IN HIS two years on the Foster Grove High hockey team, Caleb Carter had faced off against some of the biggest and baddest players in the state of New York. But nothing he’d ever encountered on the ice could prepare him for what he was about to do.

Alone in his bedroom, Caleb tried to control the sudden, sickening panic that gripped him. Why was he freaking out so bad?

Because he had zero experience talking to guys the way he wanted to talk to Aaron tonight.

Practicing the positive visualization technique that Coach had taught the team, Caleb inhaled deeply, gulping down what should’ve been a calming breath. He glanced at the digital clock on his bedside table and knew he’d wasted enough time. It was now or never.

He reached for the doorknob, then paused, brought his hand to his face, and breathed into his palm. Deeming his breath acceptable, he headed downstairs.

Caleb stopped on the stairway landing and peered through the railing at everyone assembled in his family’s living room. Balloons and a giant banner hung above the fireplace mantel. Only a few pieces of the graduation cake his mom had made were left.

Earlier that afternoon, Caleb and about a dozen members of his extended family had sat in the bleachers at the high school’s football stadium and watched his older sister, Pam, and her best friend, Aaron Price, graduate with honors. The ceremony seemed to go on forever. But when Pam took the stage in the middle of the field and gave her valedictorian speech, even he had to admit it was pretty inspiring.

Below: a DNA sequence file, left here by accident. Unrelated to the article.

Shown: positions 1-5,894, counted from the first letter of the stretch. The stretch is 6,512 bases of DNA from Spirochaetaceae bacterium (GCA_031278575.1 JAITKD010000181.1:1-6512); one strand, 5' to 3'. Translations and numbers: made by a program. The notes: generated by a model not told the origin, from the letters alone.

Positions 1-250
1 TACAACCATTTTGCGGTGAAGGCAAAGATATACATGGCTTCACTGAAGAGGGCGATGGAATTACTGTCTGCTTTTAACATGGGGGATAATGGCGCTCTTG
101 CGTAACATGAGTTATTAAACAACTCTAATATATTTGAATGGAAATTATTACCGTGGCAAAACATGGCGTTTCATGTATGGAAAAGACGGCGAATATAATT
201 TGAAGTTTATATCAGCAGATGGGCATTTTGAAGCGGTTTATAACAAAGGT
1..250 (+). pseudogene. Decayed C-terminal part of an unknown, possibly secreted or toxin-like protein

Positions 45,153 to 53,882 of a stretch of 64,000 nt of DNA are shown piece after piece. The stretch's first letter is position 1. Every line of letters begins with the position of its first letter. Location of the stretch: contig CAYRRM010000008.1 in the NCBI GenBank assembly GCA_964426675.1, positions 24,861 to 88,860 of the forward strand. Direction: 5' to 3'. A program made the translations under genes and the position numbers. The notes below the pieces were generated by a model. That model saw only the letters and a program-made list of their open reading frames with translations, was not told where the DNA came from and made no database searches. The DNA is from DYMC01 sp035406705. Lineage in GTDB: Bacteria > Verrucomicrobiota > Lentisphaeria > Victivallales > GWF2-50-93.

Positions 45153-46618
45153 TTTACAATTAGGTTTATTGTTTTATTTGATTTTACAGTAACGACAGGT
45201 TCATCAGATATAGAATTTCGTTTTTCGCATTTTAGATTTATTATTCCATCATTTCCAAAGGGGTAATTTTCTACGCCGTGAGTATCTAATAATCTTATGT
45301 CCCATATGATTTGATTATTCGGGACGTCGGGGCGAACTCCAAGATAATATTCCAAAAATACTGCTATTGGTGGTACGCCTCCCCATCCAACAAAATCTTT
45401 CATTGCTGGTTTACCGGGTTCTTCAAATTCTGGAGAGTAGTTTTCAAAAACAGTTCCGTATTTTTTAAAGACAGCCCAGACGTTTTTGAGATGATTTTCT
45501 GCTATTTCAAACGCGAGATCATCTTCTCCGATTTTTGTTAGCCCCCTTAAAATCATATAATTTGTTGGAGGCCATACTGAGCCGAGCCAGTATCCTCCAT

Afterward, everyone came back to the Carter home for a joint family graduation party. Caleb had hoped to find a moment to talk to Aaron alone, but Aaron and Pam dealt with a seemingly endless array of relatives. Each one had to congratulate them and discuss college plans and their respective futures.

Aaron now stood at the bottom of the stairs, laughing at something his uncle was saying. When the older man eventually turned away, Caleb called down, “Hey, Aaron, do you have a second?”

“Sure,” he answered before bounding up the steps to where Caleb stood. “What’s up?”

“Can I talk to you?” Caleb asked, gesturing for Aaron to follow him into his room.

At the end of the hallway, music blared from behind Pam’s bedroom door. Pam had escaped the party to change out of her dress. She and Aaron would be leaving soon for the Safe and Sober Grad Night party.

Aaron stood expectantly in the middle of Caleb’s room, hands in the pockets of his dress pants. He wore a nice button-down shirt and tie, his dark hair combed neatly and parted on the side. Caleb thought he looked great.

“You okay? You’ve been acting strange all afternoon,” Aaron said.

Caleb’s mouth went dry. He tried to casually shrug off the question, but all that came out of his mouth was an aborted squeak.

He had to get a grip. This was Aaron. His sister’s best friend. He had to be cool.

“So, I, um. I got you something.”

“You didn’t have to do that.”

“Yeah, I did.” Caleb went to his desk, opened the drawer, and pulled out a brown paper bag. “Something to say thank you. Sorry I wasn’t able to get it wrapped. We only had Christmas paper and that seemed weird.”